Michael Everson wrote:
>I don't think so. The ZWJ does something else. It's a subtle difference,
>but it is a good one.
I think the details will come with your paper, so I wont ask you to do the
work twice. I hope it will be a public paper for all we outsiders to peep
>>whenever a "c" is
>>*immediately* followed by an "h", a "ch" ligature should be used; whenever
>>"s" is *immediately* followed by a "t", a "<long s>t" ligature should be
>>No ZWL is *necessary* in these cases: the ligatures are the "default" for
>>that font, so the users should simply have them or indicate otherwise
>No, that's not right. That's not the way the current model we have for
>Brahmic scripts works either. You could do it this way, but it really
>doesn't fix the problems with Runic etc.
As and end-user, I don't want to loose my time to input any information that
the software can infer. It is a different matter when the software cannot
infer it, or when its inference does not comply with *my* rules. In those
cases I can afford to use a little bit of my time to fix it. When I write in
English (whose hyphenation rules are a mystery for me!), I want the software
to properly hyphenize for me. Only if, exceptionally, the hyphenation for a
specific word does not satisfy me (because, e.g., it is not in the
dictionary), I accept to use my time to add ad hoc hyphenation information.
Similarly, every system should use rules to produce ligatures, when these
rules exist, and only ask me to bother about it when these rules don't exist
or don't satisfy me.
I am not sure who "we" refers to... If you mean the Unicode Consortium, my
understanding of the Indic encoding must be completely wrong, because it
seems to me rather similar to what I described: I just add the viramas (i.e.
phonetic information!, that simply indicates that the inherent "a" vowel is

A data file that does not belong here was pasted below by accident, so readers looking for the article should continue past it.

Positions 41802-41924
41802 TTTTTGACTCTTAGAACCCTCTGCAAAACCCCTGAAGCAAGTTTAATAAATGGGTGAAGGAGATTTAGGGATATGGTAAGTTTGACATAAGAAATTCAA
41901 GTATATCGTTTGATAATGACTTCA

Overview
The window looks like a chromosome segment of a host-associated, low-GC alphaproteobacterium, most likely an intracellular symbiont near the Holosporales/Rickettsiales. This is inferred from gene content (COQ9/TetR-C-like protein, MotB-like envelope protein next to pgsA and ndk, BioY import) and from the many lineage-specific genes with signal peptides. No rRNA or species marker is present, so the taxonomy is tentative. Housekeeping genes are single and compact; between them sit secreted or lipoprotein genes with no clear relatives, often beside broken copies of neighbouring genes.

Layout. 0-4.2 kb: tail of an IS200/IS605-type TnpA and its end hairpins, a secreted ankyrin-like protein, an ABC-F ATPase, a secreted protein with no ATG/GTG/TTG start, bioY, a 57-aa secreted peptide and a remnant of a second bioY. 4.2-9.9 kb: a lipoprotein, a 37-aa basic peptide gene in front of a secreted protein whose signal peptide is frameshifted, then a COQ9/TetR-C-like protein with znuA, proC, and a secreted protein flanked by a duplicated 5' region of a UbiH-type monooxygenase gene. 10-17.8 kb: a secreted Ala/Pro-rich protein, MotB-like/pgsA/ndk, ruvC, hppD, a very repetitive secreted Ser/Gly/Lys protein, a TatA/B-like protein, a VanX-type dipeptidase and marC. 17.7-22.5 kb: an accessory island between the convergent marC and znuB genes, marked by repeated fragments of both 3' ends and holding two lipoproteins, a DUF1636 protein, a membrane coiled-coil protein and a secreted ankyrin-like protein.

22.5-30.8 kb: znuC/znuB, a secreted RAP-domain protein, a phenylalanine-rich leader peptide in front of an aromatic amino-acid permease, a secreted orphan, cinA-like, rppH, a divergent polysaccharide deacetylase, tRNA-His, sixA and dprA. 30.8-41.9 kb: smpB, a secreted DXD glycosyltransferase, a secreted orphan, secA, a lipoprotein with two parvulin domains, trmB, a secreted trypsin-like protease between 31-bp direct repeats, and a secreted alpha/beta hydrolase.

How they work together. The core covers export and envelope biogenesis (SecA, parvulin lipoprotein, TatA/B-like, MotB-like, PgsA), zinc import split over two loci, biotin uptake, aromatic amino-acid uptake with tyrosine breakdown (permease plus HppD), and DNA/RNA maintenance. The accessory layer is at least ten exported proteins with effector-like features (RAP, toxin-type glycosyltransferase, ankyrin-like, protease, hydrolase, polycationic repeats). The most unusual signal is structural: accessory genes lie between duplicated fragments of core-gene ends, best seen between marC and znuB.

not to be pronounced) and the software also uses this information to
correctly choose ligatures or contextual glyphs. Only in exceptional cases I
need to add ZW*J controls to obtain special things (e.g. a half consonant in
>>Call it what you like: "word boundary", "morpheme boundary", "lexeme
>>boundary": however, it is the position of this boundary that makes
>>"Wachs/tube" different from "Wach/stube", not the presence or the absence
>>a ligature in Fraktur.
>But it is the correct use of ligatures that makes the word unambiguous in
>Fraktur where it is not in Roman.
But text comes first! Font is just one *attribute* among many others: I
could change it in an Augenblick just by choosing a font name in a
Adding structural information (such as word boundaries) has a more general
usefulness in any kind of plain- or fancy text, for a wider range of
Adding purely graphical information as "ligate these two letters" only make
sense when this is really a purely graphical choice, with no other meaning.
I understood that your examples with the Runic scripts where of this kind:
"using or not a ligation has absolutely meaning here, but I want anyway to
show you exactly what the scribe wrote on that inscription, because this
information is relevant for us".
And indeed, when we are dealing with extinct languages, or with texts that
may possibly contain hidden messages, we cannot be totally sure that what
seems to be an arbitrary graphical choice isn't really a meaningful feature.
So it makes sense to have a device to encode the graphic difference, just to
be as literal as possible. And it makes sense to have it in plain text,
because a character set is a character set, not a word processor, and it
should not rely too much on font technologies... Who said that the primary
thing I want to do with my text is to display or print it, rather than, say,
store it in a database for doing a statistical research?
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